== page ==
Frequency and Clinical Presentation of Mucocutaneous Disease Due to Mycoplasma pneumoniae Infection in Children With Community-Acquired Pneumonia

Patrick M Meyer Sauteur, Martin Theiler, Michael Buettcher, Michelle Seiler, Lisa Weibel, Christoph Berger
JAMA Dermatology 2020 February 1, 156 (2): 144-150

Importance: The diagnosis of Mycoplasma pneumoniae infection as the cause of mucocutaneous disease is challenging because current diagnostic tests are not able to differentiate M pneumoniae infection from carriage.

Objective: To examine the frequency and clinical presentation of M pneumoniae-induced mucocutaneous disease in children with community-acquired pneumonia (CAP) using improved diagnostics.

Design, Setting, and Participants: This prospective, longitudinal cohort study included 152 children aged 3 to 18 years with CAP enrolled in a CAP study from May 1, 2016, to April 30, 2017, at the University Children's Hospital Zurich. Children were inpatients or outpatients with clinically defined CAP according to the British Thoracic Society guidelines. Data analysis was performed from July 10, 2017, to June 29, 2018.

Main Outcomes and Measures: Frequency and clinical presentation of M pneumoniae-induced mucocutaneous disease in childhood CAP. Mycoplasma pneumoniae infection was diagnosed by polymerase chain reaction (PCR) of oropharyngeal samples and confirmed with the measurement of specific peripheral blood IgM antibody-secreting cells by enzyme-linked immunospot assay to differentiate M pneumoniae-infected patients from carriers with CAP caused by other pathogens. Mucocutaneous disease was defined as any eruptive lesion that involved skin and/or mucous membranes occurring during the CAP episode.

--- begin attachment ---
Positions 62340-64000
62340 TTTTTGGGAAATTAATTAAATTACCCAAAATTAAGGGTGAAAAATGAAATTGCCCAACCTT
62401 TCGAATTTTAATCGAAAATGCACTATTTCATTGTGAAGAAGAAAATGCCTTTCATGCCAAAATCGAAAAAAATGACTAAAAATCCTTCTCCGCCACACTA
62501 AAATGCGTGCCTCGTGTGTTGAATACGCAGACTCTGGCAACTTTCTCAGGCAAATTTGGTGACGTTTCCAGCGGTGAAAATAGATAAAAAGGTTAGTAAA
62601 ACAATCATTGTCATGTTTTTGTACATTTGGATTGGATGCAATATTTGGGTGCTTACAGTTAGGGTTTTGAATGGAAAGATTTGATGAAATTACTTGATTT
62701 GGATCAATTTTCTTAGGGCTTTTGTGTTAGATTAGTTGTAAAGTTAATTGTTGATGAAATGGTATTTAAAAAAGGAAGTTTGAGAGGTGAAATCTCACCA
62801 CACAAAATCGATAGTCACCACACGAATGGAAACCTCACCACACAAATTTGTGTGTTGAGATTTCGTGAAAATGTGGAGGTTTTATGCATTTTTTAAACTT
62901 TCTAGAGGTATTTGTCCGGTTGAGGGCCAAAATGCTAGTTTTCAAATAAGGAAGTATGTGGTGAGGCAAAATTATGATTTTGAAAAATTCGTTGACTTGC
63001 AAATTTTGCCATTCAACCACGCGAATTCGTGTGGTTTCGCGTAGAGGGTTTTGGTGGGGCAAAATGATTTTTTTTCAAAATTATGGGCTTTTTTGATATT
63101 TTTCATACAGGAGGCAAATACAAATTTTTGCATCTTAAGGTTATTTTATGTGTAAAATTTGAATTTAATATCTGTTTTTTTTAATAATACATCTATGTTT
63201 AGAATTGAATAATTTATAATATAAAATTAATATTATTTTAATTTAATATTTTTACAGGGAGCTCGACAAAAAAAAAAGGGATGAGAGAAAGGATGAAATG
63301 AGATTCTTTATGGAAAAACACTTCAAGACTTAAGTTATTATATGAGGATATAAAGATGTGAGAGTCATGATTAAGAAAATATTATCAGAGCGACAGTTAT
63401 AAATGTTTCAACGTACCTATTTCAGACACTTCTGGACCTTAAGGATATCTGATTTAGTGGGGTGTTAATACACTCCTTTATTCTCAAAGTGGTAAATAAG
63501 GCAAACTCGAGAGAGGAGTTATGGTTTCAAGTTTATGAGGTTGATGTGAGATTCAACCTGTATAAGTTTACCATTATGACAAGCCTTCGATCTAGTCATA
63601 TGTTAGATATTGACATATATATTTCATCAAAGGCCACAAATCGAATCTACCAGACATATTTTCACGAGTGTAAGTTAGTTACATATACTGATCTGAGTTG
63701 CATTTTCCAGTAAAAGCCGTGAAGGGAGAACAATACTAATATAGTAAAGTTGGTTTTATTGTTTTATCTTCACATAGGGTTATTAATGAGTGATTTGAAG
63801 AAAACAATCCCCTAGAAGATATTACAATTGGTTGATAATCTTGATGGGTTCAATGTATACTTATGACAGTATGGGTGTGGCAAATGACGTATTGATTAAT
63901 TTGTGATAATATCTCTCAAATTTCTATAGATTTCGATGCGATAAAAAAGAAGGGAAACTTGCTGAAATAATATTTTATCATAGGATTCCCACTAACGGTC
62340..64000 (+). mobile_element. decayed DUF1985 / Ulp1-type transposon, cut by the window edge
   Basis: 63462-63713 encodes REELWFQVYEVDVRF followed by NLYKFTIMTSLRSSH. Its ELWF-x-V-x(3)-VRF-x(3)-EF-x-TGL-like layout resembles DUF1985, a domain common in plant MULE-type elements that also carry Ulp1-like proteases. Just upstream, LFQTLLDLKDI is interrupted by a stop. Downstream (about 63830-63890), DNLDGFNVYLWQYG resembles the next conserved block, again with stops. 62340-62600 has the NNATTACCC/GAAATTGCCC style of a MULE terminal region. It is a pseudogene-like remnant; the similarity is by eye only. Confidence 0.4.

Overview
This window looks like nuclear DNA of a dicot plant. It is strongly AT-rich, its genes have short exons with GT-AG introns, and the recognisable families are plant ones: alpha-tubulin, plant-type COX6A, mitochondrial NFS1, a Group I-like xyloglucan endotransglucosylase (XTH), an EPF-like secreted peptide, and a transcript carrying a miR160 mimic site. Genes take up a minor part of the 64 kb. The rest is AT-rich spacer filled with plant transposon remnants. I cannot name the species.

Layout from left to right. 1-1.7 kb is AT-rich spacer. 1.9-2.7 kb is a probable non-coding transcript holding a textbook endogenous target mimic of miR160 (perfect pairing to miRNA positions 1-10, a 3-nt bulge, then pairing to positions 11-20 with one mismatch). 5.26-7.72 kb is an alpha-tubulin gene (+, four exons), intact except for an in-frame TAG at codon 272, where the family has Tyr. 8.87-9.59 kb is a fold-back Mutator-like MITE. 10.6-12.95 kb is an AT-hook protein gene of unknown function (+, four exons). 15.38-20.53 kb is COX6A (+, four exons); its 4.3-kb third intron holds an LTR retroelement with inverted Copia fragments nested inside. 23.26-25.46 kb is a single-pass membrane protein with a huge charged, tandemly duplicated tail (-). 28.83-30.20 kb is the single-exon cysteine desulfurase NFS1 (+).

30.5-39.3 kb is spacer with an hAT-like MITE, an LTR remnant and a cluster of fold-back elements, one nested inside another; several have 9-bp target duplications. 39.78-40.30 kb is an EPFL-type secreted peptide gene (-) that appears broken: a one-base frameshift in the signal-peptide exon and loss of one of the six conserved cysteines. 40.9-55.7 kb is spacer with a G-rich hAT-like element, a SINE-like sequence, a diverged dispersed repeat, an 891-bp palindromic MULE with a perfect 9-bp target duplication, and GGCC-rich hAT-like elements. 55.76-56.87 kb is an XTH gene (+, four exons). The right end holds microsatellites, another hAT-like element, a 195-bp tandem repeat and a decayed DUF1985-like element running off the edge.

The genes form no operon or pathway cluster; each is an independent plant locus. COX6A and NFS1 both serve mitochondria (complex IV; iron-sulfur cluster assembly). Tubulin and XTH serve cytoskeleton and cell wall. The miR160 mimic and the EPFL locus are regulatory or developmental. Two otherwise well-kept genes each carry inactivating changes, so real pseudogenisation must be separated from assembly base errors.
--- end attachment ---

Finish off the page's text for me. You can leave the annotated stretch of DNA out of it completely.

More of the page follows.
Results: Among 152 enrolled children with CAP (median [interquartile range] age, 5.7 [4.3-8.9] years; 84 [55.3%] male), 44 (28.9%) tested positive for M pneumoniae by PCR; of these, 10 children (22.7%) developed mucocutaneous lesions. All 10 patients with mucocutaneous eruptions tested positive for specific IgM antibody-secreting cells. Skin manifestations were found in 3 cases (2.8%) of M pneumoniae PCR-negative CAP (P < .001). The spectrum of M pneumoniae-induced mucocutaneous disease included M pneumoniae-induced rash and mucositis (3 cases [6.8%]), urticaria (2 cases [4.5%]), and maculopapular skin eruptions (5 cases [11.4%]). Two patients had ocular involvement as the sole mucosal manifestation (bilateral anterior uveitis and nonpurulent conjunctivitis). Patients with M pneumoniae-induced mucocutaneous disease had longer duration of prodromal fever (median [interquartile range], 10.5 [8.3-11.8] vs 7.0 [5.5-9.5] days; P = .02) and higher C-reactive protein levels (median [interquartile range], 31 [22-59] vs 16 [7-23] mg/L; P = .04) than patients with CAP due to M pneumoniae without mucocutaneous manifestations. They were also more likely to require oxygen (5 [50%] vs 1 [5%]; P = .007), to require hospitalization (7 [70%] vs 4 [19%]; P = .01), and to develop long-term sequelae (3 [30%] vs 0; P = .03).

Conclusions and Relevance: Mucocutaneous disease occurred significantly more frequently in children with CAP due to M pneumoniae than in children with CAP of other origins. Mycoplasma pneumoniae-induced mucocutaneous disease was associated with increased systemic inflammation, morbidity, and a higher risk of long-term sequelae.

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